I was scrolling through my Facebook newsfeed the other day when I saw a post by someone on a nursing group page. The nurse had posted a photograph of his own daughter’s neck, not in a hospital setting, with a funny caption. What followed was a storm of comments from people lecturing about the dangers of posting on social media. “That is a HIPAA violation!” many commenters proclaimed, warning the nurse he could lose his job. He responded that it was his daughter, not a medical setting, and there was no information posted, but commenters still seemed to think he could get in trouble for even posting at all.

Many health professionals have been penalized for accidental violations of the Health Insurance Portability and Accountability Act (HIPAA), which includes strict health information privacy regulations. But warnings about posting on social media don’t stop with patient information—many health professionals have also been terminated for speaking about their employers or their profession in a negative way. Perhaps most notably, nurse “celebrity” Katie Duke (who was featured on the TV program “NYMed”) was fired from her position in a New York City ER because she posted an “after photo” of a trauma bay on Instagram. Although the photo did not violate HIPAA or patient privacy, her hospital reportedly terminated her for posting a photo that someone could find offensive.

Many hospitals and organizations are developing clear and strict guidelines for posting—most along the lines of “do not do it, ever, about any patient, any time.” When in doubt, that is certainly good advice to follow. Why do people use social media at all? On blogs, Facebook, or other social media sites, sharing experiences can be a powerful way to connect with others, learn from anecdotes, and experience a sense of community about one’s profession. Medical community share sites, such as Figure 1, aim to educate medical professionals by sharing interesting cases, rare conditions, or innovative treatments. (Figure 1 is both private and secure, using HIPAA-compliant messaging with encryption and user verification.) Many health professionals incorrectly believe that simply by removing a patient’s name from a photo of an x-ray or a wound that they are not violating privacy laws, not realizing that protected health information is defined as up to 17 pieces of information that can be potentially identifying of an individual.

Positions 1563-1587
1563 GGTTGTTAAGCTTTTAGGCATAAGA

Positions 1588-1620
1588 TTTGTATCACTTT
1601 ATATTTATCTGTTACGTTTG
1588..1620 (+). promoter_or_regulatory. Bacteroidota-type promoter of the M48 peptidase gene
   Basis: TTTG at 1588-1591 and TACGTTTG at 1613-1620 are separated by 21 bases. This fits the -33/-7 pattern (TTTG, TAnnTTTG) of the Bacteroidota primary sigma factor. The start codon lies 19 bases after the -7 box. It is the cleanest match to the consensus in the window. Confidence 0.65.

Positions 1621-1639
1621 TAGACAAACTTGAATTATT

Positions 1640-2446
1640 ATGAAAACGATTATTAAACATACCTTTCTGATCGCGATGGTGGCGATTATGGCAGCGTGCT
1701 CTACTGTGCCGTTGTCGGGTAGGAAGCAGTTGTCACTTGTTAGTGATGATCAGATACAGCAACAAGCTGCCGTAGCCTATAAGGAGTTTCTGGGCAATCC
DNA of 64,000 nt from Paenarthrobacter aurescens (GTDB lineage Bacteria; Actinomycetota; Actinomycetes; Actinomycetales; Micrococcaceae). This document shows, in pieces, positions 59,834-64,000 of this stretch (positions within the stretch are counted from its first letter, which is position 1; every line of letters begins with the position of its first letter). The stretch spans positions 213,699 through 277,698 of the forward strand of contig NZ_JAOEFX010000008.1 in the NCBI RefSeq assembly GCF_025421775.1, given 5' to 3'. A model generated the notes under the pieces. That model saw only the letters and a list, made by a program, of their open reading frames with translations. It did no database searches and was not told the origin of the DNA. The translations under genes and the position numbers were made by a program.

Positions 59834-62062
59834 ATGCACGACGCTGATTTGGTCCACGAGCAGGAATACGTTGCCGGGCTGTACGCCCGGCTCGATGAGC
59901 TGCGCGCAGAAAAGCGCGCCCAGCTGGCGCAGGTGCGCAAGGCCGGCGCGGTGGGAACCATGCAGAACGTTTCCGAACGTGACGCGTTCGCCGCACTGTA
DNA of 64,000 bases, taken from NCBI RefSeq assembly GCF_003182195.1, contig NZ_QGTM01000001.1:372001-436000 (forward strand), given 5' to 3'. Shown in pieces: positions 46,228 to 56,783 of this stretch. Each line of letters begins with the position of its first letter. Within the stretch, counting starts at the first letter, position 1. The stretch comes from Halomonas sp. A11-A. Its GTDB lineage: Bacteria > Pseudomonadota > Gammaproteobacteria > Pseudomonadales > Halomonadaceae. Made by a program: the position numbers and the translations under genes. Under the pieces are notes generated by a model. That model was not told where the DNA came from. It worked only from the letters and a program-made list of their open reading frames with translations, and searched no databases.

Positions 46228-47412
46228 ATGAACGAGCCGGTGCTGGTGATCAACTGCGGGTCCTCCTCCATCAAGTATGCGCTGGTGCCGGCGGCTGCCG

So what can you do as a nurse if you wish to participate in knowledge-sharing on social media? First, educate yourself about what is and is not considered a HIPAA violation on social media, as well as the 17 possible identifiers of protected health information (PHI). Second, educate yourself on the policies in place at your specific employer, as they may be even more strict than HIPAA. The third is to use careful judgment and discretion, and if you must post, use only secure sites that are specifically HIPAA compliant. 

Here are some tips to keep in mind before posting something on social media:

  1. Nothing is private. Do not assume that if you send any health information electronically that it will go only to your intended recipient. Anything sent online (even if something is posted and then deleted) can be held on a server or disseminated to others.
  2. As a nurse you have an ethical and a legal obligation to keep patient private information safe at all times. This includes discussing an individual patient or their care, even if all identifying information is removed.
  3. Nurses must not speak in a disparaging manner of any patient at any time, even if there is no patient information in a post or comment.
  4. Nurses may not “gossip” about other patients, or share any photographs without written consent from a patient. Nurses should not take any photos, at any time, on their personal cell phones.

Remember, a breach of HIPAA can result not only in termination from your job, but also heavy fines and loss of your medical license. For additional information about HIPAA and social media for nurses, you can read a pamphlet put forward by the National Council of State Boards of Nursing here.

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